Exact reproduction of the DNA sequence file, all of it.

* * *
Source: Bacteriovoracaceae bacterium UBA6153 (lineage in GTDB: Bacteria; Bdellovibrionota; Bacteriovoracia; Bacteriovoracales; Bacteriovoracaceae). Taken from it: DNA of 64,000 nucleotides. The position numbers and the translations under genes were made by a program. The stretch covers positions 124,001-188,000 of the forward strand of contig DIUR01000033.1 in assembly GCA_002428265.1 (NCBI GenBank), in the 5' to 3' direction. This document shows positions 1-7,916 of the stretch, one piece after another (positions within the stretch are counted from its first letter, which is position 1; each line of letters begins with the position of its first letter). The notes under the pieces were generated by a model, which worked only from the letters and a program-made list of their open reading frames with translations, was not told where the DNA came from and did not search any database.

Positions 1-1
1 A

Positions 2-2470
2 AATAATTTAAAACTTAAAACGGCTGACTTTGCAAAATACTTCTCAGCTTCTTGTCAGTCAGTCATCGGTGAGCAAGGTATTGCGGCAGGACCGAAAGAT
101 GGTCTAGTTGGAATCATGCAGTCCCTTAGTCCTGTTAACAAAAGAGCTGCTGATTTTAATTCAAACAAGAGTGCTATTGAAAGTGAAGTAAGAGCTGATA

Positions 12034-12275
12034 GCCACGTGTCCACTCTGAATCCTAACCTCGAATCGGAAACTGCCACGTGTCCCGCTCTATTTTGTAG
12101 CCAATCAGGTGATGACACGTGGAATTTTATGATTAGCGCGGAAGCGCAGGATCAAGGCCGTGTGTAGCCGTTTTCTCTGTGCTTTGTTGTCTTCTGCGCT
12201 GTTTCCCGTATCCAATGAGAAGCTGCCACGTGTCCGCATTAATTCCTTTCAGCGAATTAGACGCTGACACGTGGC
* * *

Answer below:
Source: Bacteriovoracaceae bacterium UBA6153 (lineage in GTDB: Bacteria; Bdellovibrionota; Bacteriovoracia; Bacteriovoracales; Bacteriovoracaceae). Taken from it: DNA of 64,000 nucleotides. The position numbers and the translations under genes were made by a program. The stretch covers positions 124,001-188,000 of the forward strand of contig DIUR01000033.1 in assembly GCA_002428265.1 (NCBI GenBank), in the 5' to 3' direction. This document shows positions 1-7,916 of the stretch, one piece after another (positions within the stretch are counted from its first letter, which is position 1; each line of letters begins with the position of its first letter). The notes under the pieces were generated by a model, which worked only from the letters and a program-made list of their open reading frames with translations, was not told where the DNA came from and did not search any database.

Positions 1-1
1 A

Positions 2-2470
2 AATAATTTAAAACTTAAAACGGCTGACTTTGCAAAATACTTCTCAGCTTCTTGTCAGTCAGTCATCGGTGAGCAAGGTATTGCGGCAGGACCGAAAGAT
101 GGTCTAGTTGGAATCATGCAGTCCCTTAGTCCTGTTAACAAAAGAGCTGCTGATTTTAATTCAAACAAGAGTGCTATTGAAAGTGAAGTAAGAGCTGATA

Positions 12034-12275
12034 GCCACGTGTCCACTCTGAATCCTAACCTCGAATCGGAAACTGCCACGTGTCCCGCTCTATTTTGTAG
12101 CCAATCAGGTGATGACACGTGGAATTTTATGATTAGCGCGGAAGCGCAGGATCAAGGCCGTGTGTAGCCGTTTTCTCTGTGCTTTGTTGTCTTCTGCGCT
12201 GTTTCCCGTATCCAATGAGAAGCTGCCACGTGTCCGCATTAATTCCTTTCAGCGAATTAGACGCTGACACGTGGC